Is that the time? Really? I can’t believe how fast these ten months have gone by. When I started as Writer in Residence at the British Library Business & IP Centre in January this year, with a long list of activities I wanted to undertake, it seemed there was plenty of time. Now, with just a few weeks to go… not so much. Will it all be done in time? Yes, but only just! Still, I think the residence can be declared a success. By the end of it I will have worked with over two hundred people through workshops and one-to-ones. Their thoughts, questions and feedback on my initial ideas and research (several days’ worth in the Reading Rooms!) led me to write two books and create two mini-exhibitions.

Get involved

If you’ve not yet interacted with me during this residency, I’d love to get you along. Here’s how you can still get involved:

Book yourself a place on the Books Mean Business workshop on 17 November. It was our best-received workshop and completely sold out when we first ran it, so it seemed only fair to offer it one more time for anyone who missed out the first time. Think a book isn’t relevant to your industry or business? Come along and think again!

Pop into the Business & IP Centre any time throughout November to see our Sacred Bundle exhibition. This is a concept drawn from the native peoples of North and South America and allows you to identify the core values of your business and how to use them to communicate more effectively with your customers, investors and other stakeholders. It’s a process I developed during the residency and you can see examples from the nine companies, who I worked with, displayed around the networking area. There’ll be a slideshow explaining the ideas and a leaflet that takes your through how to create your own Bundle.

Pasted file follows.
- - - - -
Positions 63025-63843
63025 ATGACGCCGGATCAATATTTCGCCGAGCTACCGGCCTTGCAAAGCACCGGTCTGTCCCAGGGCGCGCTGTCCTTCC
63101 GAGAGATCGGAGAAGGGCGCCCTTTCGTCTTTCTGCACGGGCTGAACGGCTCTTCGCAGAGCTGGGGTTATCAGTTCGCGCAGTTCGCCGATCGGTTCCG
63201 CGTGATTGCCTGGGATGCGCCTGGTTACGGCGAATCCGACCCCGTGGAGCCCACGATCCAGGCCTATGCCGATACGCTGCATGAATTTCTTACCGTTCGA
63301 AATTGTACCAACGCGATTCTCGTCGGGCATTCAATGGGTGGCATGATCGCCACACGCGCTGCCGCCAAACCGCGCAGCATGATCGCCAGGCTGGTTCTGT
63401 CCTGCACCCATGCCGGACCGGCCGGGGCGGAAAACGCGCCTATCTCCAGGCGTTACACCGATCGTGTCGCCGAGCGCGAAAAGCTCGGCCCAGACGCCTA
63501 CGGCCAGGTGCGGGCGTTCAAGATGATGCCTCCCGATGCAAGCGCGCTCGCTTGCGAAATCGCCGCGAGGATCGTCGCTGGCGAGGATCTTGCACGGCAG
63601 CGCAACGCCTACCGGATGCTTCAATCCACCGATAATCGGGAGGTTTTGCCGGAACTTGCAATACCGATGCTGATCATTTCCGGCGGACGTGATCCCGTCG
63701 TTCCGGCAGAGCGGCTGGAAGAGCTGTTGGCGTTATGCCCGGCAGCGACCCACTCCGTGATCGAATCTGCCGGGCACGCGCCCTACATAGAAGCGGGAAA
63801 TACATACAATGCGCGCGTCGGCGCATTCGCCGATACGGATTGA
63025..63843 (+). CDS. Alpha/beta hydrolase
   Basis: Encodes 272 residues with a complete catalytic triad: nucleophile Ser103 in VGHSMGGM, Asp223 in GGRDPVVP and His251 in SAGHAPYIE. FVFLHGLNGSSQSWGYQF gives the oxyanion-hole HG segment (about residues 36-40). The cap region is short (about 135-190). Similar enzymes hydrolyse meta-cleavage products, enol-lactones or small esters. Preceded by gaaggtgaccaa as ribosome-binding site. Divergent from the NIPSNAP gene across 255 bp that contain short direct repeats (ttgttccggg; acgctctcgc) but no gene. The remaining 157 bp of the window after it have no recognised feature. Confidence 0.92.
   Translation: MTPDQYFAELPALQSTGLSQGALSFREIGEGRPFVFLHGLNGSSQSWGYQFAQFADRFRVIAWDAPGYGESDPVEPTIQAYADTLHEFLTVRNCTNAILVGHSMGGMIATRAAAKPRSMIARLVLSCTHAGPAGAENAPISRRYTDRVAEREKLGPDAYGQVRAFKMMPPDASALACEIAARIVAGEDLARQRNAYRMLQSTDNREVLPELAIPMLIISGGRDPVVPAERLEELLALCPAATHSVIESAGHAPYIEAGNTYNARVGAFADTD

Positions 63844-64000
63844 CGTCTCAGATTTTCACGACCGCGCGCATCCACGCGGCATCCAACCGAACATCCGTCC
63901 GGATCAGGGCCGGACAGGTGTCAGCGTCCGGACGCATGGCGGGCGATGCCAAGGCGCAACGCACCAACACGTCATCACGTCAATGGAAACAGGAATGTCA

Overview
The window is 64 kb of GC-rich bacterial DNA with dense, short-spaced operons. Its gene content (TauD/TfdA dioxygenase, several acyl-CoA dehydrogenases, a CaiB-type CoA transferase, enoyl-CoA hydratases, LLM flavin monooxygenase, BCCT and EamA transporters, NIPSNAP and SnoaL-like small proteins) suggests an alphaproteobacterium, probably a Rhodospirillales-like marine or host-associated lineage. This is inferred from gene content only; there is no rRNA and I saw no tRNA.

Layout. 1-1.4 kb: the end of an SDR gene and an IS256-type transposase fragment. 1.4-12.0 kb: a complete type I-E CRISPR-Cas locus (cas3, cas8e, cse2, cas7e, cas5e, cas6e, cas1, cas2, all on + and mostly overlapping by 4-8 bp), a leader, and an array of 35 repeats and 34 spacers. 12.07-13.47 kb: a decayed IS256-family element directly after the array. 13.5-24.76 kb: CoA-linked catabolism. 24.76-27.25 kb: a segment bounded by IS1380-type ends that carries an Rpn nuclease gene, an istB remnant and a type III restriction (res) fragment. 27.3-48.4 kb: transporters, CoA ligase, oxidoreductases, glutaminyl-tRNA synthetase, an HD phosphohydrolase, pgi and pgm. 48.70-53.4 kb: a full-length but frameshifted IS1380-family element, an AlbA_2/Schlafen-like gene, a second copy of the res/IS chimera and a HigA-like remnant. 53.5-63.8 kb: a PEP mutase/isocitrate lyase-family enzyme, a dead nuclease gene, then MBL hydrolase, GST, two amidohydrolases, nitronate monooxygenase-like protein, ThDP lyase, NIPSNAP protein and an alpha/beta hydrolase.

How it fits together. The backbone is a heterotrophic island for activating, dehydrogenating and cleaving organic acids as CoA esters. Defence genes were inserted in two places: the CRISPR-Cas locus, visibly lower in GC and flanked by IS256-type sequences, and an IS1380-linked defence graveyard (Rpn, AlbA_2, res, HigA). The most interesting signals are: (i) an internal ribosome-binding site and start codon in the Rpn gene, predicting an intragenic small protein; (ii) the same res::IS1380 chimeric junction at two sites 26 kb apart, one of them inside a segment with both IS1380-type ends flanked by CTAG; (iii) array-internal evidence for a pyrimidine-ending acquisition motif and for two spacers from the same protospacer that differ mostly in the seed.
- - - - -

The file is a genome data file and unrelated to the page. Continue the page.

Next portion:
Not in London?

Not to worry. Keep an eye out if a library near you includes a Business & IP Centre, as we’re hoping to send a little pop-up exhibition on tour, which will show you how to make the most of classic out-of-copyright literary texts, turning them into commercial products. There are also some exciting big names of literature about to go out of copyright in the next few years.

Look out for the two books I wrote during this period: they’ll be available on Amazon and other online retailers as both eBooks and paperbacks by 1 November. The Storytelling Entrepreneur is a guide for entrepreneurs in how they can use storytelling in their business, from pitching for investment to making sales and includes the Sacred Bundle process. Merchandise for Authors is a book for writers who want to create their own merchandise and explains how to research, plan and develop products that will both engage your readers and bring in income.

I was thrilled when I first heard I would be Writer in Residence at the British Library Business & IP Centre. Ten months on I’m no less thrilled and very proud of the work that’s been accomplished during this time. I’ve drawn on the ideas, time and stories of authors, entrepreneurs and British Library staff and I’m very grateful to them all for an inspiring (and very busy!) residency. It’s been a pleasure and an honour.


Melissa Addey, Writer in Residence at the British Library Business & IP Centre

24 October 2016